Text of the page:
On one of San Francisco's proudest streets, in one of its oldest buildings, here is a venerable name for you – McRoskey -- a mattress company that has somehow survived despite being older than all of us.
McRoskey Mattress company president Robin Azevedo is the third generation. Her grandfather, Edward McRoskey, was a mattress equipment salesman from Chicago who came to San Francisco with his brother Leonard in 1898.
If they were to visit the factory on Minnesota Street today, those brothers would be proud to see the company they founded still going strong.
"The benefit of doing it ourselves is that we're in charge of the quality," said Azevedo.
That's easy to say, but not so easy to do. When McRoskey Airflex says they make their mattresses from scratch in America, they mean it. They blend the cotton to create the batting. They make the bed coils, which begin as a raw wire -- manufactured in California -- then turned, bent, twisted by machine and finished by former street sweeper Nay Sauchow.
"All hand-made, yes. By all of our hands," said Sauchow.
They build mattresses the old fashioned way around here. Same as they always have, as reflected through almost a century's worth of orders and receipts that remain on file.
The system is definitely old-school, but it works. If a customer calls asking about any order dating back to at least 1921, employees can look in their paper files and find out in roughly 15 seconds. So when, you might wonder, did McRoskey Airflex get computers?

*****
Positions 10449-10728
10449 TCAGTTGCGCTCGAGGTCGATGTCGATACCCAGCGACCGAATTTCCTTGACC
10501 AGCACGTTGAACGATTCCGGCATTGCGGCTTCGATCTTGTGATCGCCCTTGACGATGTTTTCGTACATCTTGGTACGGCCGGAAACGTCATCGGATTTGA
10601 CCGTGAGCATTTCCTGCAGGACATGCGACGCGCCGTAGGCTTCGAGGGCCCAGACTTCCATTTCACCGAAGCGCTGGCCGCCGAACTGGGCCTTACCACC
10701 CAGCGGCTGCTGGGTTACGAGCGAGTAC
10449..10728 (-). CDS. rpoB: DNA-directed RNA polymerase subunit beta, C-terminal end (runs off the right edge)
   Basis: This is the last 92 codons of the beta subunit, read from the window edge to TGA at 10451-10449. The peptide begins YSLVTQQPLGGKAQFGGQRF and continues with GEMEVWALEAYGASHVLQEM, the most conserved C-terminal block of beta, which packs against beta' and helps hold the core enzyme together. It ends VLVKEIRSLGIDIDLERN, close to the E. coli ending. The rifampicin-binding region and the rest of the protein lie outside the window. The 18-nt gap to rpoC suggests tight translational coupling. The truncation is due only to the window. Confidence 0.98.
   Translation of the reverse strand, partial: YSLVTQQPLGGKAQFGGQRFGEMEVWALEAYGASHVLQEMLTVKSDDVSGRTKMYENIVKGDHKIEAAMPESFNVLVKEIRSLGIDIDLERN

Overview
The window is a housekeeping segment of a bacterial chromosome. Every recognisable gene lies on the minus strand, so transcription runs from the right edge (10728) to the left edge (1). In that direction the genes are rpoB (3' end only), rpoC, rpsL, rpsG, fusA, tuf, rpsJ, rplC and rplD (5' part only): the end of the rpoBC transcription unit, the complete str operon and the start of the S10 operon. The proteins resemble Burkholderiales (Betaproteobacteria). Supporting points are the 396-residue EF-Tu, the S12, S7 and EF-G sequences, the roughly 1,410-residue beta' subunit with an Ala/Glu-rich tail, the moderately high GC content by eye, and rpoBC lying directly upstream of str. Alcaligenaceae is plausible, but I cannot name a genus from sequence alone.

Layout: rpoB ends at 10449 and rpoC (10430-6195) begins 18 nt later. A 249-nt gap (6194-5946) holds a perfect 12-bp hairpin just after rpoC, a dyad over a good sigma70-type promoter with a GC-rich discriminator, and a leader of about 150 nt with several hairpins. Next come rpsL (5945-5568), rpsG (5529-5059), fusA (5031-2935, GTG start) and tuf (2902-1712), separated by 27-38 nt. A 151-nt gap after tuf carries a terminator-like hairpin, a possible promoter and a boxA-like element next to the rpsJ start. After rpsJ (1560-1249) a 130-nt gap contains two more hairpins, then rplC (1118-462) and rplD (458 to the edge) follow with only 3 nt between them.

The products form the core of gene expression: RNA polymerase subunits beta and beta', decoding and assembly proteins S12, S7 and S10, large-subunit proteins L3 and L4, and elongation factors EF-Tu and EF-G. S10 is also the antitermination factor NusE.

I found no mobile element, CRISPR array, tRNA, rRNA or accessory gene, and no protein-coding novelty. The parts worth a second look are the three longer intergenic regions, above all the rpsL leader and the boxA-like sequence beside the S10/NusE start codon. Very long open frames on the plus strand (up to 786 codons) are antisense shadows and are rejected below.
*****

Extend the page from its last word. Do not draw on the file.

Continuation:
"We started in 1998," said Azevido.
Clearly, McRoskey Airflex does not bend with the normal financial winds. They're not about quantity. According to company vice president Rob Burke, where some mattress companies might turn out 1,500 units a day.
"We vary a lot. So it will be anywhere from seven to 12 a day. It's not a lot of mattresses," said Burke.
Though they can cost upwards of $5,000 each and customers may have to wait three weeks for delivery, the mattresses have a 10-year warranty.
"Other products don't last as long," said Azevedo. When asked if they were going to put themselves out of business by making such well-made mattresses. She replied, "We could."
"We could have made decisions along the road to move the company, to make it elsewhere, to make it in a less expensive manner. We believed in the product and the family name," said Burke.
So in a hurry up, turn it over, make a buck, build-it-overseas kind of world, here's your local contradiction -- McRoskey Airflex is 113 years old, with 31 employees, and is succeeding the old way.
Every Wednesday this month, World News with Diane Sawyer is airing special "Made In America" reports.